Why a Model for Network-Computing Fusion is Important

After my blog on a model-driven service lifecycle management technique, I got a bunch of emails from operator and vendor contacts (and from some who’d never contacted me).  Part of the interest was driven by a Light Reading article that noted my skepticism about the way that ETSI NFV was being implemented.   Most was driven by interest in the specifics of the model that I think would work, and it’s that group that I’m addressing here.

My ExperiaSphere approach to NFV has been extensively documented HERE in a series of tutorials, and I’ve now added another tutorial to the list, this one cutting horizontally across the service-lifecycle-stage approach taken by the earlier tutorials.  I’ll be adding it to the ExperiaSphere tutorial list, but in the meantime the new presentation can be found HERE.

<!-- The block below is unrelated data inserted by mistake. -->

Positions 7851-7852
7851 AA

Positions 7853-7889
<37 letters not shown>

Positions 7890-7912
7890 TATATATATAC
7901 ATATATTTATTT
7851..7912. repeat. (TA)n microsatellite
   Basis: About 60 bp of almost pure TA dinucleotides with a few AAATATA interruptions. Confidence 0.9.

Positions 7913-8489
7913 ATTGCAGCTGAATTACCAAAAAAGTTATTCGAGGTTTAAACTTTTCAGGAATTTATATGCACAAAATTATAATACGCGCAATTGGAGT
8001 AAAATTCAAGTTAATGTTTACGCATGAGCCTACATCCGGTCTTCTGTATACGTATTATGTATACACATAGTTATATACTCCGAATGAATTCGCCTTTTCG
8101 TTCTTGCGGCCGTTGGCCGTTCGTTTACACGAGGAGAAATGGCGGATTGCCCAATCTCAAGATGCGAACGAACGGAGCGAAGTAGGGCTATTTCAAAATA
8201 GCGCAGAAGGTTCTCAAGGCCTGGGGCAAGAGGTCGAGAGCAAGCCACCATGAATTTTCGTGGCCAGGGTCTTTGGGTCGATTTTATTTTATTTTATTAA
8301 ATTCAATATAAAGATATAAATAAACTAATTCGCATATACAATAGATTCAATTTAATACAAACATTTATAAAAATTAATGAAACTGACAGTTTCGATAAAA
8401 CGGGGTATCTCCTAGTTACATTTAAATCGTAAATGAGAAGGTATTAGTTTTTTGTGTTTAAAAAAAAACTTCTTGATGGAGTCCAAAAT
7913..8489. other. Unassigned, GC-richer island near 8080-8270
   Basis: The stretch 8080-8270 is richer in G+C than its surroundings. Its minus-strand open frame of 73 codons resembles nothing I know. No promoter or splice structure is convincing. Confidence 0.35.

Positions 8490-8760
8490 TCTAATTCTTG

My goal in this extra tutorial is to link the event-centric evolution in public cloud services I’ve blogged about, with the needs of network service lifecycle automation.  This was a principle of ExperiaSphere from the very first (which some of you may remember was in 2007), but the specific features of Amazon, Microsoft, and Google can now be used to explain things in a modern-relevant way.

The key point here is the same one I’ve made in the earlier blog I referenced, and that I made to Carol Wilson in the interview for the Light Reading piece.  We have to do NFV using the most modern technology available, which means “event-centric” cloud and data-model-driven portability of features.  We know that now because of the direction that all the major cloud providers are taking.